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LA higher education freedom of speech bill needed

Perhaps HB 269 by state Rep. Lance Harris would not have precluded the immature behavior witnessed recently at Bethune-Cookman University, but it certainly would provide a valuable backstop that enables more effectively delivers higher education in Louisiana.

The bill mandates that Louisiana higher education leaders devise standards and procedures that protect academic freedom, both inside and outside of the classroom in regards to university-sponsored events and spaces. It seeks to prevent protests against speech from impending the presentation of learning experiences.

While Louisiana public institutions of higher education largely have been free of such disruptions – just last year, Louisiana State University Baton Rouge handled well an event where some elements wished to block presentation of certain views – the incident in Florida reminds of the possible negative consequences if a school has not prepared to defend free speech. That involved the commencement speech by Department of Education Secretary Betsy DeVos to graduates of the historically black university.


Budget battle threatens to make Edwards irrelevant

As long as the Louisiana House of Representatives Republican majority holds the line on tax increases for next fiscal year, they will have teed up Democrat Gov. John Bel Edwards for a humiliating defeat and seized control of the governing agenda at least through 2019.

Having previously dispatched into ignominy Edwards’ entire fiscal package, last week the chamber sent to the Senate HB 1, the general appropriations bill. It contained $677 million fewer than Edwards wanted, who will need to hike taxes to come close to bridging that gap. This represents $237 million fewer spent than the current fiscal year, which House leaders call a “standstill budget” that includes no growth in overall spending plus intentionally holding back 2.5 percent from this year’s as a buffer in case revenue projections disappoint.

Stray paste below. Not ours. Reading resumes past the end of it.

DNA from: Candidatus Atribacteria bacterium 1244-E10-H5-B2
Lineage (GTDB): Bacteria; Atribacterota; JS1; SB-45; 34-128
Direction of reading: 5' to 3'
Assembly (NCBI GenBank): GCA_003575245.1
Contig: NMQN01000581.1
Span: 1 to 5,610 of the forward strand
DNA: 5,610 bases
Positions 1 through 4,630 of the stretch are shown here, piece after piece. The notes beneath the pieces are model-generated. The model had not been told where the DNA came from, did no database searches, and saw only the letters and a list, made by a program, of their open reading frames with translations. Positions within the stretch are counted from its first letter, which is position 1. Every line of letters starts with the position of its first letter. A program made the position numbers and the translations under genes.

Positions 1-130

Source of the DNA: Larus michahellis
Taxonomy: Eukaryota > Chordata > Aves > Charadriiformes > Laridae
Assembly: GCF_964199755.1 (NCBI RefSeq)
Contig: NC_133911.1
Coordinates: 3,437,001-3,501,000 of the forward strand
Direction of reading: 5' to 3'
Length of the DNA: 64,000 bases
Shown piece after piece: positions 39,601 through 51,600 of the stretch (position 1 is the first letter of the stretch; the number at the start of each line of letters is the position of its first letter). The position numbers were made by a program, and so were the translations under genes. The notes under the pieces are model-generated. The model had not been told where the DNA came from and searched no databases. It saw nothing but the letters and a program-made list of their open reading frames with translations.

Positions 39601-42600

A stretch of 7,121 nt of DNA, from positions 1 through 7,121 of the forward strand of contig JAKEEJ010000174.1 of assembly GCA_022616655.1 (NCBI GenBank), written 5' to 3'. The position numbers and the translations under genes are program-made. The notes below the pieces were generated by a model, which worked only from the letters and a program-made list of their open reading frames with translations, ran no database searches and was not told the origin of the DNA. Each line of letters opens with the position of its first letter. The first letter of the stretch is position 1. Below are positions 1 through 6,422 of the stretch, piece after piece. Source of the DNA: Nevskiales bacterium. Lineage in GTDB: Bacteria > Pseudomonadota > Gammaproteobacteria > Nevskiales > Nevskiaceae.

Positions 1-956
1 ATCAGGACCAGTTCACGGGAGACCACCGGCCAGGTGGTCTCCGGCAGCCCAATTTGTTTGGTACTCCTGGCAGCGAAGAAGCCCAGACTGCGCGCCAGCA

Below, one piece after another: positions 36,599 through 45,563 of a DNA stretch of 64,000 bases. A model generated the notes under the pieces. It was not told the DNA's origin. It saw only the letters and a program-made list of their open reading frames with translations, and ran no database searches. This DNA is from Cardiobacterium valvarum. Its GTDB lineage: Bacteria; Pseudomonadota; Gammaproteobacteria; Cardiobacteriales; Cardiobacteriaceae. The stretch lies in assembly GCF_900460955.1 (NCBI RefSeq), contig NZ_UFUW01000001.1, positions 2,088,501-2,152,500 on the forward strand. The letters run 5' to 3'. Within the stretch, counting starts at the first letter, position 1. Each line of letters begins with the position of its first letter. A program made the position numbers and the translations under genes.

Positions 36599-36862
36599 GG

Conditions came with the measure. The bills makes off-limits cutting programs that aid people with disabilities, which actually received a small increase, and if as part of a response to the lower spending public-private partner hospitals receive a haircut, the shearing cannot single out any facility disproportionately. It also orders that cuts must first arrive in the form of scrapping vacant job openings and disallows pay raises for state employees on the basis of performance. Otherwise, the bill gives few specific directions.


Establishment politicians take hit in NW LA elections

Dissatisfaction at the ruling class was apparent. How deep it ran was the surprise.

Last month, Caddo Parish voters rejected all five ballot propositions presented to them after high-profile campaigns for and against the four Caddo parish-wide property measures. These that attempted to renew taxes at higher millage rates than at the initial approval levels all narrowly lost.

Evidently the opponents’ arguments hit home. They noted that the increases came on top of reserves that equaled about double the parish’s budget, a level approximately 20 times higher than the typical local government’s. Further, the taxes would not expire soon, but from 2019-22. They critiqued whether the parish needed more money than ever, and why ask for it prematurely.


LA Medicaid work requirements good, if done right

Work requirements in Louisiana for able-bodied adults without disabilities to enroll in Medicaid make a lot of sense, even if it would not save much money. It’s just its effective implementation that gets tricky.

SB 188 by state Sen. Sharon Hewitt would require this category of Medicaid enrollees to fulfill a “community engagement” standard, defined as employment, volunteer work, caretaking, job training, education, or job search activities comprising at least 20 hours a week. The bill would exempt many from the requirement, essentially those who care for dependents of some kind. Last week the Senate Health and Welfare Committee took up the bill, but in the face of opposition Hewitt deferred the bill in favor of a study resolution.

The notion build upon successful application of work policies in other federal programs such as the Supplemental Nutritional Assistance Program that distributes vouchers for food and drink for lower-income households. However, it would not act as a panacea to rein in runaway Medicaid costs, given the tightly drawn nature of this measure, which mimics those in a handful of other states. Only roughly 11 percent of current Medicaid recipients – jobless able-bodied adults without dependents (ABAWD) – fit the bill, and using a slightly lower percentage the Legislative Fiscal Office saw for next year only about $7 million saved, not including $4 million in initial costs, nor a small annual cost to review client eligibility, nor continuing reduction in the 5.5 percent premium tax charged on managed care policies into which Medicaid clients enroll.